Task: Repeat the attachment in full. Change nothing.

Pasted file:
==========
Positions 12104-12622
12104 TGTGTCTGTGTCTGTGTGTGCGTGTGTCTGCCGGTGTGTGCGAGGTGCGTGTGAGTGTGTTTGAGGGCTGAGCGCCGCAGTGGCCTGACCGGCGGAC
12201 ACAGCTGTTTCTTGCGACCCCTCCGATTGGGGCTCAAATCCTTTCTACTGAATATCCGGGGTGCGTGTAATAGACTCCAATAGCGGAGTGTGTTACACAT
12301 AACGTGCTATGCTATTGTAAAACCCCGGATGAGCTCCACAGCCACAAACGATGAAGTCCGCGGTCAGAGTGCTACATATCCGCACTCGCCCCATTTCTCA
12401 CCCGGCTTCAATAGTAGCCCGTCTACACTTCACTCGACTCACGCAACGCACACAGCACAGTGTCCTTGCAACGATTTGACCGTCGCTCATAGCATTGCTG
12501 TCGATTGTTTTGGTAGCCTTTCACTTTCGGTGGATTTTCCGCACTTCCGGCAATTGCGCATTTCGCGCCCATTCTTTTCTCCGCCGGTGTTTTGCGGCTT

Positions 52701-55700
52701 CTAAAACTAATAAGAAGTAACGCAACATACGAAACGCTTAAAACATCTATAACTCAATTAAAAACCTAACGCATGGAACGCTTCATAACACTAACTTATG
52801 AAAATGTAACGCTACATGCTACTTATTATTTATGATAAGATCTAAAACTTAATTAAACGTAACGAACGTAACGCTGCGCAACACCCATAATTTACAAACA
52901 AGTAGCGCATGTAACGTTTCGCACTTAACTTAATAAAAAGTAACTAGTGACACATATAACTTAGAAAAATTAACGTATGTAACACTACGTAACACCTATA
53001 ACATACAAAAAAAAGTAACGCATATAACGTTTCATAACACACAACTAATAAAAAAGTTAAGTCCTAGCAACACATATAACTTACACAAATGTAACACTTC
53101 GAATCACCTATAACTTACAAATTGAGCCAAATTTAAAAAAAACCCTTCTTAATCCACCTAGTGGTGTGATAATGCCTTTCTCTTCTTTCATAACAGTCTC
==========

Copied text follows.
Positions 12104-12622
12104 TGTGTCTGTGTCTGTGTGTGCGTGTGTCTGCCGGTGTGTGCGAGGTGCGTGTGAGTGTGTTTGAGGGCTGAGCGCCGCAGTGGCCTGACCGGCGGAC
12201 ACAGCTGTTTCTTGCGACCCCTCCGATTGGGGCTCAAATCCTTTCTACTGAATATCCGGGGTGCGTGTAATAGACTCCAATAGCGGAGTGTGTTACACAT
12301 AACGTGCTATGCTATTGTAAAACCCCGGATGAGCTCCACAGCCACAAACGATGAAGTCCGCGGTCAGAGTGCTACATATCCGCACTCGCCCCATTTCTCA
12401 CCCGGCTTCAATAGTAGCCCGTCTACACTTCACTCGACTCACGCAACGCACACAGCACAGTGTCCTTGCAACGATTTGACCGTCGCTCATAGCATTGCTG
12501 TCGATTGTTTTGGTAGCCTTTCACTTTCGGTGGATTTTCCGCACTTCCGGCAATTGCGCATTTCGCGCCCATTCTTTTCTCCGCCGGTGTTTTGCGGCTT

Positions 52701-55700
52701 CTAAAACTAATAAGAAGTAACGCAACATACGAAACGCTTAAAACATCTATAACTCAATTAAAAACCTAACGCATGGAACGCTTCATAACACTAACTTATG
52801 AAAATGTAACGCTACATGCTACTTATTATTTATGATAAGATCTAAAACTTAATTAAACGTAACGAACGTAACGCTGCGCAACACCCATAATTTACAAACA
52901 AGTAGCGCATGTAACGTTTCGCACTTAACTTAATAAAAAGTAACTAGTGACACATATAACTTAGAAAAATTAACGTATGTAACACTACGTAACACCTATA
53001 ACATACAAAAAAAAGTAACGCATATAACGTTTCATAACACACAACTAATAAAAAAGTTAAGTCCTAGCAACACATATAACTTACACAAATGTAACACTTC
53101 GAATCACCTATAACTTACAAATTGAGCCAAATTTAAAAAAAACCCTTCTTAATCCACCTAGTGGTGTGATAATGCCTTTCTCTTCTTTCATAACAGTCTC